Illumination on the same page

The Israeli Talmud’ makes the Daf Yomi program accessible to kids.

Avi Rath: ‘If parents would learn five minutes a day with their children, our country would be healthier.’ (photo credit: THE ISRAELI TALMUD)
Avi Rath: ‘If parents would learn five minutes a day with their children, our country would be healthier.’
(photo credit: THE ISRAELI TALMUD)
The Daf Yomi program, created in 1923 by Rabbi Meir Shapiro of Lublin, has gained popularity with Jews throughout the world, who study one daf (page) of the Talmud per day.
Yet the study of Talmud is demanding and challenges many Israeli youngsters in yeshiva high schools; sometimes students don’t see its relevance to their lives in the 21st century. Students study it for hours a week and take the bagrut (matriculation exam) on the subject, but often feel disconnected to its messages, despite its many relevant issues to Jews as individuals and as a nation.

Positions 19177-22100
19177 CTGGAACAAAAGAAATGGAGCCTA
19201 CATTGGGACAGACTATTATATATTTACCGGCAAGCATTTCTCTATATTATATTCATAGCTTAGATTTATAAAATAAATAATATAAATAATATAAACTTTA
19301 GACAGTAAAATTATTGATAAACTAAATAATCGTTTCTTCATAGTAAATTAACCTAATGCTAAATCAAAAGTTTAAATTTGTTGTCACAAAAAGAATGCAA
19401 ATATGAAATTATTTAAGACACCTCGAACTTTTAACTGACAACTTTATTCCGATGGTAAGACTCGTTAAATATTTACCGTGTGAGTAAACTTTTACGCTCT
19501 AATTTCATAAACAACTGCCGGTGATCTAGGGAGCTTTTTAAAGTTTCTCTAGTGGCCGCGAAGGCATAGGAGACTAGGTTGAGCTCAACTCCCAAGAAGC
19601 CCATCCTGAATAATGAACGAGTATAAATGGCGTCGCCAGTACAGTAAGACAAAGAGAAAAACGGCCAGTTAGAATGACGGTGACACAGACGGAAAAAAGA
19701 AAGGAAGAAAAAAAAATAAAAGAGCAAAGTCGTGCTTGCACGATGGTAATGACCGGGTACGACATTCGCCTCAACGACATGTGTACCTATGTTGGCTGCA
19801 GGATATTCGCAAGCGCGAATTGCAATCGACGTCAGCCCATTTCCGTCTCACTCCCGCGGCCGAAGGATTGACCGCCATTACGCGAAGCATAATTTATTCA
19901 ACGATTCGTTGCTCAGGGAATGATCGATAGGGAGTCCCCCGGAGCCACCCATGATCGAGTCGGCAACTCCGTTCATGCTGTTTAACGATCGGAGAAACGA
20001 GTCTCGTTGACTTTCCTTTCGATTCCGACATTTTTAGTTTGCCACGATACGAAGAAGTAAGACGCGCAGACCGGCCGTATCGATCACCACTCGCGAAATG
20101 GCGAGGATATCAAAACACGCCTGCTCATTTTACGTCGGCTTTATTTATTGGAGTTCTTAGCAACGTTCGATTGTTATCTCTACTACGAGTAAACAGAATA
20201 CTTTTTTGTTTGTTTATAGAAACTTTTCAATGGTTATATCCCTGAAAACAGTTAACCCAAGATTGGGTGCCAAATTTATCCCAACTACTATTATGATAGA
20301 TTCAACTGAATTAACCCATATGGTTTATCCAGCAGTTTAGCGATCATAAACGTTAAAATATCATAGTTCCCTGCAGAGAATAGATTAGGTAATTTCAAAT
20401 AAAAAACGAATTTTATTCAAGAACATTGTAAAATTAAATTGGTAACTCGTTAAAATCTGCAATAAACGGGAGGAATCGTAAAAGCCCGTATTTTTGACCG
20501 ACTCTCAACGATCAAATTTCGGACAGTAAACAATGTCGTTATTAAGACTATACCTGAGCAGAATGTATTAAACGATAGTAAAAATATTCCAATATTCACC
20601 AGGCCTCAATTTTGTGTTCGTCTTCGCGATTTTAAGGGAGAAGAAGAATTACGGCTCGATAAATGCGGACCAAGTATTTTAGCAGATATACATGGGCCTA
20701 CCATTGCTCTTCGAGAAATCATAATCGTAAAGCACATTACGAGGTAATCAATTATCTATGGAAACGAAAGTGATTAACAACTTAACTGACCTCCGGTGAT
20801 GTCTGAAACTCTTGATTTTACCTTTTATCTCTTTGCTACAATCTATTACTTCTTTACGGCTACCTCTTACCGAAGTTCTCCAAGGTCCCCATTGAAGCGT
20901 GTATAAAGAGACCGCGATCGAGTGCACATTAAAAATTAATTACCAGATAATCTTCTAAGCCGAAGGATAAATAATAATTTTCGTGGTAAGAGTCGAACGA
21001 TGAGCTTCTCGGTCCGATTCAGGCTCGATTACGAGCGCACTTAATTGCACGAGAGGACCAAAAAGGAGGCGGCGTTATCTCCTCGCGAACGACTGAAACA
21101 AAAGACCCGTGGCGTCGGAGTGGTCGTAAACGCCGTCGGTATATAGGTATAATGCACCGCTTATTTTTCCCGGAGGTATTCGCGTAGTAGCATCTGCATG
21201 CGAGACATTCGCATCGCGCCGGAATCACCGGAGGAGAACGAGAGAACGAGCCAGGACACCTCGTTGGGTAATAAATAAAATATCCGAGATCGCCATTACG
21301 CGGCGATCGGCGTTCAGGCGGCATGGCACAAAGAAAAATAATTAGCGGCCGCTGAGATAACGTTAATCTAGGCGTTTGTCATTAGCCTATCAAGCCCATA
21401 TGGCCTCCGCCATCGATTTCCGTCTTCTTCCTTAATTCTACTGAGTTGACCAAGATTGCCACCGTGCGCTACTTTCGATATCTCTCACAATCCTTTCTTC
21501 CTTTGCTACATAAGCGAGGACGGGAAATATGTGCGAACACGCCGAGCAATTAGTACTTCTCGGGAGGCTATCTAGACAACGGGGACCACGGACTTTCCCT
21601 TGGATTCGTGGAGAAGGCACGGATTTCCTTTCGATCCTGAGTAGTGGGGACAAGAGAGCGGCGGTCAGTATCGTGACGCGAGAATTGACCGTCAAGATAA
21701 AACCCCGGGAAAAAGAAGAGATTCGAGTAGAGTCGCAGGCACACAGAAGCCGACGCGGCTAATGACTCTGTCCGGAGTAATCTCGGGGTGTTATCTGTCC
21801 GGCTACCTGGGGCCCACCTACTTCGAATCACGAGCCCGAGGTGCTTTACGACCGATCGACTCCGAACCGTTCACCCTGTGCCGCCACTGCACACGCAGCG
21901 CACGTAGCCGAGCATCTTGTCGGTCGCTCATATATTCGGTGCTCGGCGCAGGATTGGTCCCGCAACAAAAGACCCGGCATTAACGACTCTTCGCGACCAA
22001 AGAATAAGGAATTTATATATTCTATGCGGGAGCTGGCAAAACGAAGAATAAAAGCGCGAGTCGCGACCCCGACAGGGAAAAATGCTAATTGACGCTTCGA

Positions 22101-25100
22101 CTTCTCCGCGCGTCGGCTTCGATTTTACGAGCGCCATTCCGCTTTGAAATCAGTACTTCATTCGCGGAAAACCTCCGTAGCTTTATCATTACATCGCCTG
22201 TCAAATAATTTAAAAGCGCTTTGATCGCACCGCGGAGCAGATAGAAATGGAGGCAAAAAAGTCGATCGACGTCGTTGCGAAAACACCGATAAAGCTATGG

With this in mind, businessman Meir Jakobsohn and his wife Zilit – owners of Medison, an international marketing group of innovative healthcare solutions companies – initiated The Israeli Talmud: The Daf Yomi for Children , a seven-volume series published by Yediot Books.
“When my children started learning Gemara [Talmud] in school, it brought back memories of my years in school, the yeshiva high school and the hesder yeshiva,” says Meir. “If back then the centrality and importance of the Gemara wasn’t always ap - parent, what about today’s tablet and WhatsApp generation? We tried to think of a new way for boys and girls to like learning Gemara from a young age, endearing it to them by making it part of the family routine, by reinforcing the connection between par - ents, brothers and sisters.”
The Jakobsohns believe that the love of studying Gemara is enhanced by the time and attention that parents give their children during daily or weekly study sessions.
Each volume of The Israeli Talmud includes the Daf Yomi in a format suitable for children from third to sixth grade, presenting one idea from each daf. As with the worldwide Daf Yomi programs, children can complete their study of the entire Talmud within seven years – by which time many will already be studying the original Talmud in high school in Aramaic.